As a bisexual woman, the controversy surrounding Rita Ora’s latest song Girls has been on my mind. Dubbed a ‘bisexual anthem’ by Ora, it has been criticised by female musicians including Hayley Kiyoko, Kehlani and Shura who feel it shows a poor representation of queer women for its references to threesomes, booze and drugs – but were they right to be upset?
It’s certainly true that bisexual women are starved of any representation which doesn’t cast them as confused, experimenting, promiscuous or playing to the desires of men. Growing up as a bi girl in England during the noughties, positive depictions of my sexuality were few and far between. It was the age of t.A.T.u, the male gaze-y, kissing schoolgirls, who turned out to be a sham created as a record company’s money maker.
Willow from Buffy was our only saving grace, but everyone I knew described her as a lesbian, her previous romances with men and her bisexual identity totally forgotten, something which is typical in bisexual representation in the media.
It’s no wonder I’ve often found my own sexual identity frequently denied by those around me. When I tried to come out at school, one well-meaning friend commented that you couldn’t really be bi until you’d had an exact mix of male and female sexual partners. Another friend at university cheerfully told me bisexuality doesn’t exist, even after having met both male and female partners of mine.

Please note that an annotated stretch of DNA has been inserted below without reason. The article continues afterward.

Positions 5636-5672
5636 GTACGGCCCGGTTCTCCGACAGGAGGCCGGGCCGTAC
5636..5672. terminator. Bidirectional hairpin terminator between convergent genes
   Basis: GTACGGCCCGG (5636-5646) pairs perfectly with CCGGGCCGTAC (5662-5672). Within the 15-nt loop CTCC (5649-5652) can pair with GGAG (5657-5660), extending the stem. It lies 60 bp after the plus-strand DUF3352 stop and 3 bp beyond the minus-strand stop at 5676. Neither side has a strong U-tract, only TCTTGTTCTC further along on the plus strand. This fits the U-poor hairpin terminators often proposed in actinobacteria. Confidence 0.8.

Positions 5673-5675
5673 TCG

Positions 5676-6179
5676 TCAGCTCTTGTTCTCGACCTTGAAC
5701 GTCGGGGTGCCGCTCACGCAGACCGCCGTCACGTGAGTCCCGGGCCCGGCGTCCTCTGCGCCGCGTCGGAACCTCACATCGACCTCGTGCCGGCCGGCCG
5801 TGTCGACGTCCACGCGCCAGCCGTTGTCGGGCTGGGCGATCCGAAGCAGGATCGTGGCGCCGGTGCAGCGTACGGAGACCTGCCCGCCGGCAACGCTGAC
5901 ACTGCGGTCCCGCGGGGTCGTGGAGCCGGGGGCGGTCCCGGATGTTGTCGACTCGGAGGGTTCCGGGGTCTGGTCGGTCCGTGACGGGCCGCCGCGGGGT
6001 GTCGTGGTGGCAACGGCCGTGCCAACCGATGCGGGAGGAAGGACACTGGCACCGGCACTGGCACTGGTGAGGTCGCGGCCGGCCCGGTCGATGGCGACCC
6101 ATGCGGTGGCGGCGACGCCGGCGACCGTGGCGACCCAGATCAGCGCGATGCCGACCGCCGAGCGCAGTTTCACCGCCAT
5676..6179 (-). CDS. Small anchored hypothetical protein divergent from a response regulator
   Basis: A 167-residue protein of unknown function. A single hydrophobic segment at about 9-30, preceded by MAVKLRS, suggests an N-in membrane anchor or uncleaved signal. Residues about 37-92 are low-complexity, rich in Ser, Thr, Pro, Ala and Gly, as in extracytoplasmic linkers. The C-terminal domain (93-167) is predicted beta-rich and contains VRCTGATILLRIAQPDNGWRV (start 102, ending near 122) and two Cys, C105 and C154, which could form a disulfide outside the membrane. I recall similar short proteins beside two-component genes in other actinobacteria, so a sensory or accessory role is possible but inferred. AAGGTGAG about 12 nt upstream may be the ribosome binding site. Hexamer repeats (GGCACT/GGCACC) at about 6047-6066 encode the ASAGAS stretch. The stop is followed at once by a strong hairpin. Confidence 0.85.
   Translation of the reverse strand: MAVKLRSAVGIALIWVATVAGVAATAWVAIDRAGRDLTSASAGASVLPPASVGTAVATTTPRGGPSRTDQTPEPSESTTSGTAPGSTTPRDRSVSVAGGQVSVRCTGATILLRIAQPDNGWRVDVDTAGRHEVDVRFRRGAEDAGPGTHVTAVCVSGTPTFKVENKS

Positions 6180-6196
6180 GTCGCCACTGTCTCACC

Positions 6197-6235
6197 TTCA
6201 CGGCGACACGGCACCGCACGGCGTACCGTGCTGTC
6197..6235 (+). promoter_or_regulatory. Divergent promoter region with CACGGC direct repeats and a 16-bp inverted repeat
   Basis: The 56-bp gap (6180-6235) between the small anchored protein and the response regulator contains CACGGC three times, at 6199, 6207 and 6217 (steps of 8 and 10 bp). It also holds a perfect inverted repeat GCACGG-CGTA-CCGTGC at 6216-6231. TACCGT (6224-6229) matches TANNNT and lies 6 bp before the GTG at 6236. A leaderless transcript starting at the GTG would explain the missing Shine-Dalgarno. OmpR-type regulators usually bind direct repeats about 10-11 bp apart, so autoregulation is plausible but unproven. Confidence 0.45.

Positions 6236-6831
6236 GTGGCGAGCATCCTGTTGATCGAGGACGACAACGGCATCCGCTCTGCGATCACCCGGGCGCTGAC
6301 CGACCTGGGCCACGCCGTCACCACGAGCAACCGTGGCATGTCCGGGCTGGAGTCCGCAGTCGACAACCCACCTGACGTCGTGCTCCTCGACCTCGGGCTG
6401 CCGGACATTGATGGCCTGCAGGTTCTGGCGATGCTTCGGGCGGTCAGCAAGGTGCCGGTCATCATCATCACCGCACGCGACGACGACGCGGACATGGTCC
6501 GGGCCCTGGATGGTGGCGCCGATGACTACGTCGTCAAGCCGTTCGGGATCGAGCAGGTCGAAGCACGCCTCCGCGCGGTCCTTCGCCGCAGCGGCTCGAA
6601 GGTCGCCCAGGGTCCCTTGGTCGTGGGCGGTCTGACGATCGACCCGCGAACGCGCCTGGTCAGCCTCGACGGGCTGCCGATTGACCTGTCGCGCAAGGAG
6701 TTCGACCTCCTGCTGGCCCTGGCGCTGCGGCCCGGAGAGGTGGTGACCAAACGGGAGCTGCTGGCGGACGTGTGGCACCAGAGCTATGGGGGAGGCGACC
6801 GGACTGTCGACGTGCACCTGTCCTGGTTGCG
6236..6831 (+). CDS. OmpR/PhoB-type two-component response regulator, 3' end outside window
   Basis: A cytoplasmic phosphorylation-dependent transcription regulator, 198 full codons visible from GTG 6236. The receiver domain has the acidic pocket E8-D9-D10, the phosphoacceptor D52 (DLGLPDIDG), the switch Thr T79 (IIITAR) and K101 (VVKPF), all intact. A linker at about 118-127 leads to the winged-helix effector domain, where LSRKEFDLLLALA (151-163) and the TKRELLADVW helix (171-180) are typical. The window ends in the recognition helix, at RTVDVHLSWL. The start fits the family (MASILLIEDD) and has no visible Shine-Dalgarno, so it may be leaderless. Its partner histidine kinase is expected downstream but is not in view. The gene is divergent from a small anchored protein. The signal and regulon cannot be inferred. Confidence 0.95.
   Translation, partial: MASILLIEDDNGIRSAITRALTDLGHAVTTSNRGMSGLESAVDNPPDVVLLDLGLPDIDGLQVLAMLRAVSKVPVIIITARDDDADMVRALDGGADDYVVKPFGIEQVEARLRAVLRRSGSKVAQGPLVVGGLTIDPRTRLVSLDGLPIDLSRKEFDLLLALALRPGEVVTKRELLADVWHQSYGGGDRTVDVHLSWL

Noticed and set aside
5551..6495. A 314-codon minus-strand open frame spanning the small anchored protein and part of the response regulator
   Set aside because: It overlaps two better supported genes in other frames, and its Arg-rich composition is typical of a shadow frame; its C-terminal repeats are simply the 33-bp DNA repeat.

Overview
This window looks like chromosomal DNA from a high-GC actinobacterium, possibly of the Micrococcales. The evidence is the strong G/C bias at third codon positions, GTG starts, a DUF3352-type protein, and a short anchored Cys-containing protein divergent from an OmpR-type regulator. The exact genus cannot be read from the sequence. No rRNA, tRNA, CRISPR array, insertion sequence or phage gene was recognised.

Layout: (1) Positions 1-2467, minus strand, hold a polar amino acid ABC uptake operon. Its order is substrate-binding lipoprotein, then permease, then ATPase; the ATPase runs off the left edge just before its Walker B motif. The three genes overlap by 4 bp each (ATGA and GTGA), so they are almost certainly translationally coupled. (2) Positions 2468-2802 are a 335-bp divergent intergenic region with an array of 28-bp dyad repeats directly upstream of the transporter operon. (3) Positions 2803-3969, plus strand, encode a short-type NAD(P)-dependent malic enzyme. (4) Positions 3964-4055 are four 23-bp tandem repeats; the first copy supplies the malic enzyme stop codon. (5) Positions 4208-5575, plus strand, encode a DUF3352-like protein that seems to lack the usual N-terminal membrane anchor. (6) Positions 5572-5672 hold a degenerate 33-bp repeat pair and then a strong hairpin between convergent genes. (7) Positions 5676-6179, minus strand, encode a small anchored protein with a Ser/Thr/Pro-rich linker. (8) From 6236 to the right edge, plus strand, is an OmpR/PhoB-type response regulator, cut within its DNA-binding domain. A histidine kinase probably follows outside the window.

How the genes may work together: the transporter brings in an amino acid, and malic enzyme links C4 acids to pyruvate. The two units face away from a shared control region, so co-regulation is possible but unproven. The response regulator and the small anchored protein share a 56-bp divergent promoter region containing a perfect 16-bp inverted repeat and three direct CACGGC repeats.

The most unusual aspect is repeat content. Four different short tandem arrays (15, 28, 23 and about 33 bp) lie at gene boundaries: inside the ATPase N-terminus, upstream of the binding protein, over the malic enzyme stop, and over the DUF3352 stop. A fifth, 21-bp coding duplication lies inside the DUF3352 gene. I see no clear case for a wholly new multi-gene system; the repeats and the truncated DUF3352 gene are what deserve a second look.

So when a song comes along which actually acknowledges your existence, while simultaneously playing into the old familiar stereotypes (promiscuous, doing it for male attention), it’s hard not to feel conflicted.
Should lesbian women comment on the bi experience?
Nonetheless, some criticisms have left a sour taste. In particular I can’t help but wonder if lesbian women like Shura and Kiyoko are best placed to comment on a song written by a bi woman about her experience of being bi.
Referring to Ora’s lyrics about snogging women under the influence, Kiyoko
Cardi B Speaks Out Over Controversy Sparked By Rita Ora Collaboration ‘Girls’
Rita Ora Addresses ‘Girls’ Controversy, Insisting The Song ‘Represents Her Truth’
Source:: The Huffington Post – UK Tec